Click your heels three times and declare this transfer rumor bullshit.
The worst fears of Anfield’s faithful have been confirmed: Mamadou Sakho was in fact kicked off the preseason tour and sent home by Jurgen Klopp himself, and not, as was initially claimed, under the doctor’s orders.
Injured teammates Joel Matip, Lucas Leiva and Joe Gomez have all remained with the first team out in California despite their own knocks, so the excuse that the star center back was simply returning for further treatment on his ailing knee wouldn’t have held much water anyway.
We all had a bit of a chuckle the other day when the Frenchman interrupted an official club interview with Klopp in what appeared to be just another one of his usual social media shenanigans. However an (overly-granular and slightly paranoid) analysis of the short exchange reveals what could be interpreted as worrying signs of strain in the relationship between manager and player.
Any veteran of the sort of passive-aggressive, semi-arguments one regularly engages in with a significant other will instantly recognize the standard feints: the childish antics with the intention to irritate, the unnecessary public airing of dirty laundry, the bringing up of old transgressions unbidden, the mockingly repeated insults. A spat, this may officially well be.
However, the fault certainly lies with Sakho here. As one of the only natural leaders in the squad, this incident, as well as holding up the team plane to California with his tardiness as Klopp alluded to in the video, and whatever else the 26-year old may have done to merit his dismissal, is unbefitting of a player who many, including some of us here at TLO, have tipped to challenge for the captain’s armband in the not-too-distant future.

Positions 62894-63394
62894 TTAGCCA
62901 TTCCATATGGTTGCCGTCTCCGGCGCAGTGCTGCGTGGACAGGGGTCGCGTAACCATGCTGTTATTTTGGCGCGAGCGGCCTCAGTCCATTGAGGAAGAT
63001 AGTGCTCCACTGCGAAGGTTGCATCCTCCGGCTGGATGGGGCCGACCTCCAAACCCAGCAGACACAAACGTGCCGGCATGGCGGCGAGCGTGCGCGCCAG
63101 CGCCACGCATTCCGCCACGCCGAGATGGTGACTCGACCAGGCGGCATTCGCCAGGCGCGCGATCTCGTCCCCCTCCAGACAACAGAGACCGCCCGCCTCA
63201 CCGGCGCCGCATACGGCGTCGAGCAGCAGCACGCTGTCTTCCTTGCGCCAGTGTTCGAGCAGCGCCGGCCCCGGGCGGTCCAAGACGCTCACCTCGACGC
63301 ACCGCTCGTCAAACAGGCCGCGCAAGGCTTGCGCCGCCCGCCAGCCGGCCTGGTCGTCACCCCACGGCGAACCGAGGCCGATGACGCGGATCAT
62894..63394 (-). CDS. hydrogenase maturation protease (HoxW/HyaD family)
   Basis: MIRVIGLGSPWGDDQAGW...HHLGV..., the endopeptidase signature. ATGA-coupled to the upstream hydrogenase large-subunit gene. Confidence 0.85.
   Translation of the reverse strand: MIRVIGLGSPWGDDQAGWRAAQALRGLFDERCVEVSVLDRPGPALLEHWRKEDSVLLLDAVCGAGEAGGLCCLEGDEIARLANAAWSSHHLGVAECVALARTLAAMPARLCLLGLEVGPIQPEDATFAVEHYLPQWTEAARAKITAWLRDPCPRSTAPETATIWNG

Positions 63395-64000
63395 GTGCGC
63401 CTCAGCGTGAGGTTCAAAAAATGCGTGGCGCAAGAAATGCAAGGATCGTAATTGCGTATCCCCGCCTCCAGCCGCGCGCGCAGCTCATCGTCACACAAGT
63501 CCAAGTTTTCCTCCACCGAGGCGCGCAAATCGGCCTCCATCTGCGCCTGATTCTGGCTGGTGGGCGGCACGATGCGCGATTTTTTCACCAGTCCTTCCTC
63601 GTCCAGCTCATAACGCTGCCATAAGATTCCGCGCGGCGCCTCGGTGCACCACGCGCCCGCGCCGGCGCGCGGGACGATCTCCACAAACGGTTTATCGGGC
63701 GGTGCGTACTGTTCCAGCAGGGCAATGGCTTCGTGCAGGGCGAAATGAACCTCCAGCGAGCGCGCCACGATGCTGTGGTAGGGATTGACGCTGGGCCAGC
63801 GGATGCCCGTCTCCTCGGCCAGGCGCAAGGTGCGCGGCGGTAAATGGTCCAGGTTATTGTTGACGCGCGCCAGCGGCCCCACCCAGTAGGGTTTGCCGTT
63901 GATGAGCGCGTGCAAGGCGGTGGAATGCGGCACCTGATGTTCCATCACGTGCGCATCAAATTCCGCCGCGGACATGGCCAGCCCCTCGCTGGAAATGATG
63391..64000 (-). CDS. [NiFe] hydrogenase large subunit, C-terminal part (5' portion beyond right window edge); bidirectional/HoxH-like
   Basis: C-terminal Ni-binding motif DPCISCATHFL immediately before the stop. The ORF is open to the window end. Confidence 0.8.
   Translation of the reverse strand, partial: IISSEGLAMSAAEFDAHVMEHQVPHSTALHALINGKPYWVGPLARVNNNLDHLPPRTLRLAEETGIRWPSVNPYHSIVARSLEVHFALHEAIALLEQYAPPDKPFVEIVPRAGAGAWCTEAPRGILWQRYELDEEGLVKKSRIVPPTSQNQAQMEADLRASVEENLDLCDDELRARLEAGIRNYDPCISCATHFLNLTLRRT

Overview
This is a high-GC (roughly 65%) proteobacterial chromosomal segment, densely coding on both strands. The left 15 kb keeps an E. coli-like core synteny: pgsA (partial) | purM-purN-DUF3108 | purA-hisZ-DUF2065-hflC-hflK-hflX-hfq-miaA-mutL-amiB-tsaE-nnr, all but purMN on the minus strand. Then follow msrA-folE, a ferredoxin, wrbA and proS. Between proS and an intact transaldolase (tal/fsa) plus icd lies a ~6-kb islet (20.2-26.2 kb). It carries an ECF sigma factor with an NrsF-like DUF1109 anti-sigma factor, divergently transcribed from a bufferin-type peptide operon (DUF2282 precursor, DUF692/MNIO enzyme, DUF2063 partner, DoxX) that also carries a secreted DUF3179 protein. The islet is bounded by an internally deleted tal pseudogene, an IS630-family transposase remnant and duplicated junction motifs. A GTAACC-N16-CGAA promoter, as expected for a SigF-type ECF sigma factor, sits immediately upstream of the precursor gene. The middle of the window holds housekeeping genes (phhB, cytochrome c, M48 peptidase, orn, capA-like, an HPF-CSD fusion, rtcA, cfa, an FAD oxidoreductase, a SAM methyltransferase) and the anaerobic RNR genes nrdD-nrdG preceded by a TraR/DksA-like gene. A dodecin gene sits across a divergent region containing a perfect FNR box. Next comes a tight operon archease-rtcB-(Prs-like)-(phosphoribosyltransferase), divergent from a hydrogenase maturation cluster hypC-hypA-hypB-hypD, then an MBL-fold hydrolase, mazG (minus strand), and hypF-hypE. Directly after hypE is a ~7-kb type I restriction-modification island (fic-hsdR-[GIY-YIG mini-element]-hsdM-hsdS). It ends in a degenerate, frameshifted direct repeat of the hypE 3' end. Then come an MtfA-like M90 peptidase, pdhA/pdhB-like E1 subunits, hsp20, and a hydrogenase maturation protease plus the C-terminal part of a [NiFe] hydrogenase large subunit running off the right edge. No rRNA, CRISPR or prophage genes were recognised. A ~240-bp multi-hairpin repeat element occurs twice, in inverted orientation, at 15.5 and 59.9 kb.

Even so, one might have expected that a confrontation between these two in particular would have taken place at one point or another.
For one, Klopp, like all great managers, is a very complex person. The charismatic German can go from lovable, hug-dispensing teddy bear in one moment to feral, very real bear in the next. Most importantly, however, his hyper-rational philosophy towards life and football make him a very strong willed person, unafraid to go toe-to-toe with any challenger of his rightful domain.
Meanwhile Sakho, as captain of one the biggest clubs in the world in Paris Saint-Germain at the tender age of 17, can reasonably be assumed himself to also be accustomed to throwing his weight around and having people make way.
So let’s hope that that’s all this is: two strong-willed individuals, one testing his boundaries, the other reestablishing his authority, and not, as those desperate for clicks and likes have already begun to whisper, the beginning of the end of what could be a lucrative partnership.
These sorts of things happened all the time when we weren’t walking around with HD cameras in our pockets, operated by people who do naught but stare blankly when asked to define the difference between a public moment and a private one.
Go home, tend to your missus, lick the wounds to your body and ego and get ready for the season, Mr. Sakho. There won’t be a comeback against this German.